And so it went. There were moments when the debate veered toward being the best Democratic forum yet. But it was too disjointed, and Cooper -- a white-haired 36-year-old whom CNN has designated as its youth magnet -- was all too eager to contribute to the disjointedness.

For instance, Kerry -- criticized for that photo of him hunting pheasants the other day -- joked, "It's a tough economy now, and it's amazing what you have to do to put food on the table." He then turned it around, blasting Dean for wooing and winning the support of the National Rifle Association. "You want an assault weapon? Join the Army," Kerry said.

Dean responded by saying he supports the assault-weapons ban. But when Kerry tried to challenge him, Cooper wouldn't let him.

Kerry's most idiotic moment came when he was asked about polls that show Hillary Clinton would lead the entire pack of Democrats by a wide margin if she were to jump into the race. "I saw a poll the other day that showed me 15 points ahead of her," Kerry replied. Citation, Senator?

The weirdest performance of the evening came from Kucinich, but that was no surprise. He and Clark looked like Will Smith and Tommy Lee Jones in their black ensembles; perhaps they're auditioning for MiB III. Kucinich was wearing orange make-up, and toward the end -- waving his arms and shouting out a five-point plan for something or other -- he looked positively bug-eyed and unhinged. Kucinich's video did have the best music, though.

Clark seemed sharper and more assertive than he has since his shaky start, but he still can't answer a simple question. Asked about lesbian and gay rights, he seemed to support letting homosexuals serve openly in the military, but then backed away. Afterwards, CNN's Paula Zahn asked him to clarify his "blurred line" on don't ask/don't tell.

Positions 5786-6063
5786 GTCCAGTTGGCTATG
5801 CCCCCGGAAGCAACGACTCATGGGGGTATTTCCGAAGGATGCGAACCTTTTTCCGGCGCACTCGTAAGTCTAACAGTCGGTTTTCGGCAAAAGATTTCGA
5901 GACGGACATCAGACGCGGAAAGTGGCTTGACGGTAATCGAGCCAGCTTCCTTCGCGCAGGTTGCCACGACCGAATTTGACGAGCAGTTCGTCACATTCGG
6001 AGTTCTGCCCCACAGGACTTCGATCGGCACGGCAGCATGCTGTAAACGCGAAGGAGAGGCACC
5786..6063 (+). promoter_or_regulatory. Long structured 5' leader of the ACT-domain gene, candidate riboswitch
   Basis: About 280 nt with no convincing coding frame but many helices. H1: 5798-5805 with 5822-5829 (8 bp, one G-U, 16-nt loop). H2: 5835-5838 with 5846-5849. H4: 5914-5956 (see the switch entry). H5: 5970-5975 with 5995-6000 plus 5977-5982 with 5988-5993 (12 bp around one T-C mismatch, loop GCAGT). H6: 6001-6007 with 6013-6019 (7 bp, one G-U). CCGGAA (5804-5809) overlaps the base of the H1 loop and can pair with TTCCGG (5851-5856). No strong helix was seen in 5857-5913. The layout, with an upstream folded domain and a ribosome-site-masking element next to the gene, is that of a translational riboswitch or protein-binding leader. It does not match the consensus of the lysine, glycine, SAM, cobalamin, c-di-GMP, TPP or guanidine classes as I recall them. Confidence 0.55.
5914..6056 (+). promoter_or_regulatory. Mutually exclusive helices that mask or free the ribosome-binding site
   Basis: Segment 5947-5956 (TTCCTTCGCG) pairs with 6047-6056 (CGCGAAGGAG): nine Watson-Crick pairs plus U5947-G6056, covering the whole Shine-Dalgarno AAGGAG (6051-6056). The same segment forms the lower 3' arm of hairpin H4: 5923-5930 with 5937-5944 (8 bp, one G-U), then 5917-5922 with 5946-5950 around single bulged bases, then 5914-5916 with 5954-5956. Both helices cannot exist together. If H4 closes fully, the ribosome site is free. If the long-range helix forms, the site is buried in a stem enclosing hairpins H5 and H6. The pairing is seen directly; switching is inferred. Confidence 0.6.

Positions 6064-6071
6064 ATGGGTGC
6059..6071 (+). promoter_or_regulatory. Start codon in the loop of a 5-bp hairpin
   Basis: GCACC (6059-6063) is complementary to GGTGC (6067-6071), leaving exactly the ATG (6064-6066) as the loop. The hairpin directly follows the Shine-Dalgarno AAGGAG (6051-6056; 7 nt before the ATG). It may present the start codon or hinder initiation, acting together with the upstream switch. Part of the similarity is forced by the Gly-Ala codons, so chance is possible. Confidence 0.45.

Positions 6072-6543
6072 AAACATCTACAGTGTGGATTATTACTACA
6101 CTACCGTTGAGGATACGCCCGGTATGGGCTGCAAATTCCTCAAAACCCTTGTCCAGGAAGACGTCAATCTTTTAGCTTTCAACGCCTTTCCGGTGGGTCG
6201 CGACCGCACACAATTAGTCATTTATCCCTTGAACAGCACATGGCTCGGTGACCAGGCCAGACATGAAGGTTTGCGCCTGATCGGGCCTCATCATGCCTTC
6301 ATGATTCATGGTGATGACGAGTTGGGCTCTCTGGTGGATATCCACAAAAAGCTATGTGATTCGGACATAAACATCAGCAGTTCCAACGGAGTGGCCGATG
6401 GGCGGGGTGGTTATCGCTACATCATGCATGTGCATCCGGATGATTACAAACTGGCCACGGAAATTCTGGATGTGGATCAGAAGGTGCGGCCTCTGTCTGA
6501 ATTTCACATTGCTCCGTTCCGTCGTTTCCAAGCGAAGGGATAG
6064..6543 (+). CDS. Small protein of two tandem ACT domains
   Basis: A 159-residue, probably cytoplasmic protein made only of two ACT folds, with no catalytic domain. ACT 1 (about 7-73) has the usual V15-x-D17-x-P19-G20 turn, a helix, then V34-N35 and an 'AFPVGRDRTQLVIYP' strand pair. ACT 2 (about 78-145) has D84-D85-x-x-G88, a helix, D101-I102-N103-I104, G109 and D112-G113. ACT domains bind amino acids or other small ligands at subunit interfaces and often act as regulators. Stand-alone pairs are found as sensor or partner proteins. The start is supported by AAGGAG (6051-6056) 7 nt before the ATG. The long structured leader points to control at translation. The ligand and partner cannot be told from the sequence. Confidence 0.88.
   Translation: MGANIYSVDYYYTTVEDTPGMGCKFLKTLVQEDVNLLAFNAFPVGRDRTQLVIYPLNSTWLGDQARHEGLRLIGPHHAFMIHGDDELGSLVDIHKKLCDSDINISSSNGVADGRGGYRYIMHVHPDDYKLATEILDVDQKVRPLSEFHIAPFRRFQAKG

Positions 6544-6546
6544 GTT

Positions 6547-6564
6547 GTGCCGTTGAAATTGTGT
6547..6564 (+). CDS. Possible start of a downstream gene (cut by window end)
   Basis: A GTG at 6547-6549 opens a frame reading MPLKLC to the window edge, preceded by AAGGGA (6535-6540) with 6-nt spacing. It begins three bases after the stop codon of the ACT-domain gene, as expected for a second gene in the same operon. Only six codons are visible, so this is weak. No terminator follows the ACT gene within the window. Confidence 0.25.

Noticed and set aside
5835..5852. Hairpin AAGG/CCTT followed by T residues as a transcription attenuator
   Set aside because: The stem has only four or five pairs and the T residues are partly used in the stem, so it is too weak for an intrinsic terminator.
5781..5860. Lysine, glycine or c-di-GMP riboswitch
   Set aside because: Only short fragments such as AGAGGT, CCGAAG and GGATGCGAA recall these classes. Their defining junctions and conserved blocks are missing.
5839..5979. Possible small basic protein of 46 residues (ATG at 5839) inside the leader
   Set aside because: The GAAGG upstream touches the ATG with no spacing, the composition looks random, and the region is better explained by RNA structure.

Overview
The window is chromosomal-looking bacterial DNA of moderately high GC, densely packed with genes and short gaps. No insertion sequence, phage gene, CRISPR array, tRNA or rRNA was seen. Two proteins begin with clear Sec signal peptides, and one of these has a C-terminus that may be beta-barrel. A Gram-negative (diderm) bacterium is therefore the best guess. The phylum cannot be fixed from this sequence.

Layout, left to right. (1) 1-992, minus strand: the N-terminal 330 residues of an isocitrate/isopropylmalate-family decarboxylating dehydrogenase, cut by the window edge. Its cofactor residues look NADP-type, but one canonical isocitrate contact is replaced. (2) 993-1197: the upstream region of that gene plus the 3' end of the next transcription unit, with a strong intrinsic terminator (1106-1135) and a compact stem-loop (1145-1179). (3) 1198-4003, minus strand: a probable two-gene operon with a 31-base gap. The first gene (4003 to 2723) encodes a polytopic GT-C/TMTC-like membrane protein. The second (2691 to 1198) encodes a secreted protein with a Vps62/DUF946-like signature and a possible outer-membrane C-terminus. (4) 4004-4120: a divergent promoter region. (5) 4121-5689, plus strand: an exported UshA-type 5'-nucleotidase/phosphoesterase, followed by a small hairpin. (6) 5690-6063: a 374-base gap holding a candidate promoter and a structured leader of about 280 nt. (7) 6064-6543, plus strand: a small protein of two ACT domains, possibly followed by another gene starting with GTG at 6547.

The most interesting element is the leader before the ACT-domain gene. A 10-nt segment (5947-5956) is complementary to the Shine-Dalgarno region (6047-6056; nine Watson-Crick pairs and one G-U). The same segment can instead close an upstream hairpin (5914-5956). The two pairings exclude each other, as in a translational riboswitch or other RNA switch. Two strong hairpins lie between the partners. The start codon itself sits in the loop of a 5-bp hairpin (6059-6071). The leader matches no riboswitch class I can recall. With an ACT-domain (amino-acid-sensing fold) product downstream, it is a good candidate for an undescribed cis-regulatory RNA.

"I don't think there are any lines blurred there, Paula," he replied, and then blurred things even more: "We have a policy that may be working or may not be working." The rest of his answer continued in a similar vein.

The funniest line of the evening (also no surprise) came from the Reverend Al Sharpton. When asked what his first thought would be upon moving into the White House, he replied, "Well, I think the first thing going through my head will be to make sure that Bush has all his stuff out."

But maybe the most effective line -- to get back to the Confederate-flag flap -- was from John Edwards, the Southerner who's trying to appeal to the Bubba vote. "I drive a pickup truck," he told Zahn, "but I've got an American flag in the back."

Presidential pix online. NPR's All Things Considered yesterday had a nice piece on Diana Walker, a former Time magazine photographer who photographed presidents and their families for more than two decades.

If, like me, you heard the piece and wanted to see the photos, click here.

You say "art," I say, "So what?" Q: What do you call a docu-drama that gets canceled? A: A step in the right direction.

I simply cannot get excited over the fact that CBS has decide to yank its controversial, fictitious treatment of the Reagans. Yes, it's disturbing -- as the New York Times reports today -- that CBS knuckled under to a concerted campaign by top-level Republicans. I have no doubt that Sumner Redstone and Mel Karmazin were, uh, gently reminded of regulatory and legislative issues that could have a serious effect on their immensely profitable enterprise.

But then I saw this quote from Barbra Streisand, wife of faux-Reagan James Brolin: "Indeed, today marks a sad day for artistic freedom -- one of the most important elements of an open and democratic society."

Good grief. As Madonna once explained to Ted Koppel, "It's like my art, ya know?"

Come on down. I'll be reading from Little People today at noon in The Studio, in Northeastern University's Curry Student Center. If you're in the neighborhood, stop on by.

posted at 9:02 AM | comment or permalink